Columnist Lawrence Siddall: An unsettling close call is a wake-up call

  • In this June 8, 2016, photo, a truck drives through the marked crosswalk in front of pedestrians  in St. Paul, Minn.  AP FILE PHOTO

Tuesday, December 05, 2017

On a recent Thursday, about midday, a friend and I were standing at the crosswalk in front of the Smith College Museum of Art waiting for the light to change. We had just had a delightful visit viewing the art exhibit and were now ready to have lunch.

As I recall, I was standing to the left of my friend and a bit in front. We both had a clear view of the traffic signal across the street showing red. When it changed to white I said, “Let’s go.” As I started to take a step, suddenly a car whizzed by, missing me by not more than a foot. My friend shouted, “That guy just ran a red light and was speeding. Are you OK?”

Yes, I was OK, but shaken. As we crossed the street I muttered, “Probably another texting driver.”

We drove downtown to find a restaurant. It wasn’t until we had settled into lunch that my friend said, “I don’t like thinking about what could have happened to you when we were crossing the street.”

I responded with a faint smile and said, “I don’t either, and right now food doesn’t look very appealing.”

Close calls happen all the time. Many of the less dramatic we never hear about, but for those who experience them, they are sobering and indeed unsettling. They are not easily dismissed and linger in one’s psyche. The proverbial “what ifs” keep cropping up.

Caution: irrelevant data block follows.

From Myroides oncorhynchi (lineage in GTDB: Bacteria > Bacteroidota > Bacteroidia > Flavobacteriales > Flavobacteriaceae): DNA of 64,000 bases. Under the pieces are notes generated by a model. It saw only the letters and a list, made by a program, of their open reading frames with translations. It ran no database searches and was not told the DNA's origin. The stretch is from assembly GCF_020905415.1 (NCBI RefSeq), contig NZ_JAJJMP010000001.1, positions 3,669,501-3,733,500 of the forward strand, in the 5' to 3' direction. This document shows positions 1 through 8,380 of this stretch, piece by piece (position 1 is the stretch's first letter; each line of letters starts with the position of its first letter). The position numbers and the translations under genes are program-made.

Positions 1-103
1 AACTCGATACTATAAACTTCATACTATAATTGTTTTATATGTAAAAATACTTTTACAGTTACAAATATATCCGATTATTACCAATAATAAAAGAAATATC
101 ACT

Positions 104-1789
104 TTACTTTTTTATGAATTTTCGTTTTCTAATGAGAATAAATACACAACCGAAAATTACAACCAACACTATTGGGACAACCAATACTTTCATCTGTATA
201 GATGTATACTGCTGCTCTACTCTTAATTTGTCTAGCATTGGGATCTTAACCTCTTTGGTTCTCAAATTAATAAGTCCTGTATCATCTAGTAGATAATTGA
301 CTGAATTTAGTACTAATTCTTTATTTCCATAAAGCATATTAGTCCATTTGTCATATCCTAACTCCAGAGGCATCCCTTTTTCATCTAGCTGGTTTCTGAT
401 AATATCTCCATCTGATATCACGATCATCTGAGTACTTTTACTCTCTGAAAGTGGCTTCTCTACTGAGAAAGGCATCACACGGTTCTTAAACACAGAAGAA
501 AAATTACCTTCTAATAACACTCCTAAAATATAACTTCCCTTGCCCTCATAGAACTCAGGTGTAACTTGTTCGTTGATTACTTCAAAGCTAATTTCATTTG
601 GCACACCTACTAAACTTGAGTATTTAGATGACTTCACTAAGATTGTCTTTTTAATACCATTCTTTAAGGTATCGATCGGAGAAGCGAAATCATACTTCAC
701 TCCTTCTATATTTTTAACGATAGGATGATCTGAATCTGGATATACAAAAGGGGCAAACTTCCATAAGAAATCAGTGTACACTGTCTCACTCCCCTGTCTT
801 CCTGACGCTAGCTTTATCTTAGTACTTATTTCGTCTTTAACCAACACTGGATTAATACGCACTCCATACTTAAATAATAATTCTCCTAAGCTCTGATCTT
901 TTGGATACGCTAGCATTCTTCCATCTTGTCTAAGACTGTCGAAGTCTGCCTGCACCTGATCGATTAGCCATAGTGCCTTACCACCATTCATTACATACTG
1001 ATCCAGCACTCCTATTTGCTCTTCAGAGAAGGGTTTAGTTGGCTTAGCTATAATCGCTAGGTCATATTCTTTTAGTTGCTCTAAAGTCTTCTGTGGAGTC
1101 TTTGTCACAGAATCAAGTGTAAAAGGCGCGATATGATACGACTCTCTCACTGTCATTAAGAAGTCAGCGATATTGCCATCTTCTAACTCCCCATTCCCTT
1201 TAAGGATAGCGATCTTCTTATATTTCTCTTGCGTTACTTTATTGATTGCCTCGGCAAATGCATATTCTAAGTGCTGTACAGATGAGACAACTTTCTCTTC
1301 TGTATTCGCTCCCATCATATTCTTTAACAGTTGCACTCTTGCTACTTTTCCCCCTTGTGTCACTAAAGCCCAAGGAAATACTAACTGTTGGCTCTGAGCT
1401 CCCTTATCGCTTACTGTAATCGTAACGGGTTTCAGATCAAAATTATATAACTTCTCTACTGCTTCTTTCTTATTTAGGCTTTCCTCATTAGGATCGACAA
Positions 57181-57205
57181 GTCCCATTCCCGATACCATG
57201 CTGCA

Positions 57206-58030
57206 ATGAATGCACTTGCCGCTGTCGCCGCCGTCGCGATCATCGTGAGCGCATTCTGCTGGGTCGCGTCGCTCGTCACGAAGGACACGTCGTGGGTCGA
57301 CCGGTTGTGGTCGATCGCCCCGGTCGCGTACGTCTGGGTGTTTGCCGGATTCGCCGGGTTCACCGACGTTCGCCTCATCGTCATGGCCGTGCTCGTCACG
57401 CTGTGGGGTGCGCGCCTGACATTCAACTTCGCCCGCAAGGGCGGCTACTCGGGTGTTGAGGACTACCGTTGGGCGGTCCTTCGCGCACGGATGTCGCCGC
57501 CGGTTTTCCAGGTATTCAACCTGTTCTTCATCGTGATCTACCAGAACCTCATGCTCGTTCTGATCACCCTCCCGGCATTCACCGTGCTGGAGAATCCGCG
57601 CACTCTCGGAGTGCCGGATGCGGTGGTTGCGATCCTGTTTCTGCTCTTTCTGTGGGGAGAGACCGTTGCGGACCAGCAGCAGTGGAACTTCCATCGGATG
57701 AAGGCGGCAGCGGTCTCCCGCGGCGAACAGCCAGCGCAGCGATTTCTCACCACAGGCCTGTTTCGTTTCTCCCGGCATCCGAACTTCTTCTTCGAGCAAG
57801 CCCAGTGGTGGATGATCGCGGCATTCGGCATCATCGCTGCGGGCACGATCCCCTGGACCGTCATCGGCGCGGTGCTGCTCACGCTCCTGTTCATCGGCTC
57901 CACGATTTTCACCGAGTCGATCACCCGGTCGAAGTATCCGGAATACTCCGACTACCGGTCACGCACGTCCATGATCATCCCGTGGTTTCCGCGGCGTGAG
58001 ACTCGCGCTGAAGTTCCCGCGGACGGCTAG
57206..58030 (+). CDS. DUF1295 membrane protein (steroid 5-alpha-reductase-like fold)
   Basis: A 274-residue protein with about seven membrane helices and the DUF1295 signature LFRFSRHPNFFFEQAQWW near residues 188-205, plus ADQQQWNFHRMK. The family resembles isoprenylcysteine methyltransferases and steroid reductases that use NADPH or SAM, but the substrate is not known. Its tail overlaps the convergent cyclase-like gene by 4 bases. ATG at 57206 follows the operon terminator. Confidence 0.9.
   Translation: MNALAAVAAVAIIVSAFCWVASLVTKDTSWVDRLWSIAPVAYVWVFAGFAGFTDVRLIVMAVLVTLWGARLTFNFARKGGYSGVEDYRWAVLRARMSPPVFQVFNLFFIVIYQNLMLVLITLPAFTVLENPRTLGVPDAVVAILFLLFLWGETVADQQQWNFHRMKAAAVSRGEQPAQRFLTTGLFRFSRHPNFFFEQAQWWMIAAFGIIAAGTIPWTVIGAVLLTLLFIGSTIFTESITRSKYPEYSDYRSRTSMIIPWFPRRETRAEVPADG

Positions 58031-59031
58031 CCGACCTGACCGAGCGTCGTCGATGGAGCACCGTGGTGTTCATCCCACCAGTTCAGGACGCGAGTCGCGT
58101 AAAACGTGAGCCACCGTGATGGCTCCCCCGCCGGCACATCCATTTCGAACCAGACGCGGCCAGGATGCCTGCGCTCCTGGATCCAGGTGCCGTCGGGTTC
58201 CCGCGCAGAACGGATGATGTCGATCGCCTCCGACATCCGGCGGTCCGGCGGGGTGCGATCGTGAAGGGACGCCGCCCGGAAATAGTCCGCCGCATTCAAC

When compared to real life tragedies, close calls are mere blips on the radar screen. But they are nevertheless real and are grim reminders of how uncertain life can be.

When I contemplate what could have happened if that errant driver had slammed into me, I first imagine that I would have been instantly killed. But what if I hadn’t? I shudder at the thought of my 87-year-old body being mangled and left incapacitated. What’s more, if my life had ended precipitously, I would have been deprived of saying goodbye to family and friends. And what of the effect on those who were witnesses?

On a more sanguine note, close calls can get us thinking about being prepared for the end of life. I don’t mean emotionally, but in more practical terms. Fortunately, in that department I’m in pretty good shape. In addition to a will, I have already written my obituary, left instructions for my memorial service, have chosen a health care proxy, and compiled a long list of information to aid my survivors in settling my estate. Having our affairs in order is one of the most precious gifts we can leave for our heirs.

I guess you could say that my close call was also a wake-up call. Not only have I promised myself to be even more vigilant when out and about, but also to accept the fact that I am not entirely in control of what happens.

Given this recent episode, I’ll pass on a bit of advice that I once received. If there is something important that you haven’t yet told someone, don’t put it off.

Lawrence Siddall, of Amherst, is a writer and retired psychotherapist. He can be reached at lsiddall@crocker.com.